Yesterday, in POLITICO David Rogers had an article about an effort in the House to temporarily delay the sequester scheduled to hit at year's end. As a reminder, this sequester was originally put in place in order to force the Super Committee to identify $1.2 trillion in deficit reduction. Due to the Super Committee's failure, the sequester is now scheduled to go off on January 1, 2013.
Policymakers will need to find a way to turn off the sequester, preferably replacing it with a comprehensive fiscal plan to put the debt on a downward path over the medium term and significantly improve the long-term fiscal picture. According to Rogers, many in the House are instead looking to enact and pay for a one-year delay of the sequester. As he explains:
At this stage, the goal is not to match the full $1.2 trillion in 10-year savings ordered by the Budget Control Act last summer. Instead, the primary focus is on the first round in 2013, half of which — about $54.7 billion — would come from national defense spending.
Currently, bills have been introduced in both the House and the Senate to repeal the sequester--both its defense and non-defense portions--for a year, paid for by reducing the federal workforce by ten percent.
Rogers also discusses the possibility of using the reconciliation process to the bill through the House. They could use the process to get the bill passed in the House, leaving the Senate with the pressure to take up the bill. However, there are complaints from both sides about this plan, with conservatives disliking paying for a year of costs with ten years of offsets and many Democrats dislike the specific offset and the idea of shifting cuts away from defense and towards domestic spending.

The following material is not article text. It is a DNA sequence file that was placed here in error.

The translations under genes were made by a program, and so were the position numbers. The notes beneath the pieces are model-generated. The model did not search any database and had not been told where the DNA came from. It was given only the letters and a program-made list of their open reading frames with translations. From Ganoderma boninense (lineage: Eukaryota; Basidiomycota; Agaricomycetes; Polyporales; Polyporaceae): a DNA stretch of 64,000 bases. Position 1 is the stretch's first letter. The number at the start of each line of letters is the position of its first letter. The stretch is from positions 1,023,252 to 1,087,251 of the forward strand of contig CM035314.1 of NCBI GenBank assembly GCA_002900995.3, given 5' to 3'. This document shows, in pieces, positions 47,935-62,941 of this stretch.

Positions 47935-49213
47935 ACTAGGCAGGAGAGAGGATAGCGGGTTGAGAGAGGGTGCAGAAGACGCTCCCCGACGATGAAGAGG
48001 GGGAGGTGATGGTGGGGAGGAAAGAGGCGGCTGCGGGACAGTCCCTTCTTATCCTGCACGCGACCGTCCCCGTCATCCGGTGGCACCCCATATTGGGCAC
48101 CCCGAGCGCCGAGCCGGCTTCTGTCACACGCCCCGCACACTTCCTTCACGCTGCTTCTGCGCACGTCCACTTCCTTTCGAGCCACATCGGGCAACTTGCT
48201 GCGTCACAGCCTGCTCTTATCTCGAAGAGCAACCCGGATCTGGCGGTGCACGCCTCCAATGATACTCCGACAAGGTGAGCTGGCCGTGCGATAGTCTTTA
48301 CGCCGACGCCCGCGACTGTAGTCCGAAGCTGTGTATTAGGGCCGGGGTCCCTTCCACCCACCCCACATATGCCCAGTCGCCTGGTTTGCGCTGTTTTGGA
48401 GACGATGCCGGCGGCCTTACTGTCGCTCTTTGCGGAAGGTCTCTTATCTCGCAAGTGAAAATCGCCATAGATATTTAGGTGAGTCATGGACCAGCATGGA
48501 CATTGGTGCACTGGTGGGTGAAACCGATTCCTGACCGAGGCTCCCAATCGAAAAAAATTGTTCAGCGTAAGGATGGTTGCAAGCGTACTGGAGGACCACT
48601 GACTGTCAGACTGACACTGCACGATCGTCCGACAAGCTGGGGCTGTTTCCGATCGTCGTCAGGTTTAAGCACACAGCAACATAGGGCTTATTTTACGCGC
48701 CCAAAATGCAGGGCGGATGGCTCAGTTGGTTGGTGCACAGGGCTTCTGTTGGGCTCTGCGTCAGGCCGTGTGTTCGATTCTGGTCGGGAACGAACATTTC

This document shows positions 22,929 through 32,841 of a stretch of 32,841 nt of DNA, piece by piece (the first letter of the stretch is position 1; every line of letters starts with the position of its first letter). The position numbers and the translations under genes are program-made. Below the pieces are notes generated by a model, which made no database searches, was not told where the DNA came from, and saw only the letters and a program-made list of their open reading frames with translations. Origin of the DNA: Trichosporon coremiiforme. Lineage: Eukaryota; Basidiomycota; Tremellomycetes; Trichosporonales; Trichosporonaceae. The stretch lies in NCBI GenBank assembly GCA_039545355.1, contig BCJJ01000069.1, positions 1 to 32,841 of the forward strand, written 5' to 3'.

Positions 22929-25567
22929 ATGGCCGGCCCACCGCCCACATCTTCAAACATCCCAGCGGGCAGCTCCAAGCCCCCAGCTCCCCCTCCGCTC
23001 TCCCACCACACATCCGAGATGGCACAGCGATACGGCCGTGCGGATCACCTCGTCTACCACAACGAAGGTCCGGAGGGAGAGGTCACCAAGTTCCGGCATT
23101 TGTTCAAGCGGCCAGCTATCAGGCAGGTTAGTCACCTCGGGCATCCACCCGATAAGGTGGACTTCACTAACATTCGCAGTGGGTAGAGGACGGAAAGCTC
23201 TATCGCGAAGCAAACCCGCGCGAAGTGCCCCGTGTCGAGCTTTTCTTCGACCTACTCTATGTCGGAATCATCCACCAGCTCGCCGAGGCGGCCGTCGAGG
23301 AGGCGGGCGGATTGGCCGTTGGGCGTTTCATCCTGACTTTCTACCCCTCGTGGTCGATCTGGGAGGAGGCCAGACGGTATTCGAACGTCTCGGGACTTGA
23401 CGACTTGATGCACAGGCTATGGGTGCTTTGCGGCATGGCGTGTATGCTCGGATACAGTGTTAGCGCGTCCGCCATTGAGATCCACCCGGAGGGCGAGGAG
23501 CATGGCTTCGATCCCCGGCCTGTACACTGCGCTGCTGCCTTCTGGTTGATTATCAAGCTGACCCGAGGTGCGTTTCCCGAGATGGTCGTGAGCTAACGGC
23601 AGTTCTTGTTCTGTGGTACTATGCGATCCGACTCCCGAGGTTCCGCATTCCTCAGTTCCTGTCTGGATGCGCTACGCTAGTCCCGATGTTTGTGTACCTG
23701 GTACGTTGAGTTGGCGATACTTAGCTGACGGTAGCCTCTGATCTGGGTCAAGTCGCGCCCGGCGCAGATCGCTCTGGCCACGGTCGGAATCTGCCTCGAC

Politics aside, allowing the sequester to go into effect is clearly bad policy. Rather than enacting smart and targeted reforms focused on low-priority spending and the drivers of future debt, the sequester calls for a sharp and indiscriminate cut.
The only thing worse than letting the sequester hit, though, would be repealing it without putting the debt on a stronger path. Paying for a one-year delay would certainly be better than not paying for it, but it misses the point of the sequester -- to force action on a comprehensive deficit-reduction plan. We've written before about the importance of the sequester in helping policymakers to achieve this goal, and the irresponsibility of weakening it without putting a plan in place. Instead of jumping through political hoops to find a temporary fix, policymakers should focus on a permanent one.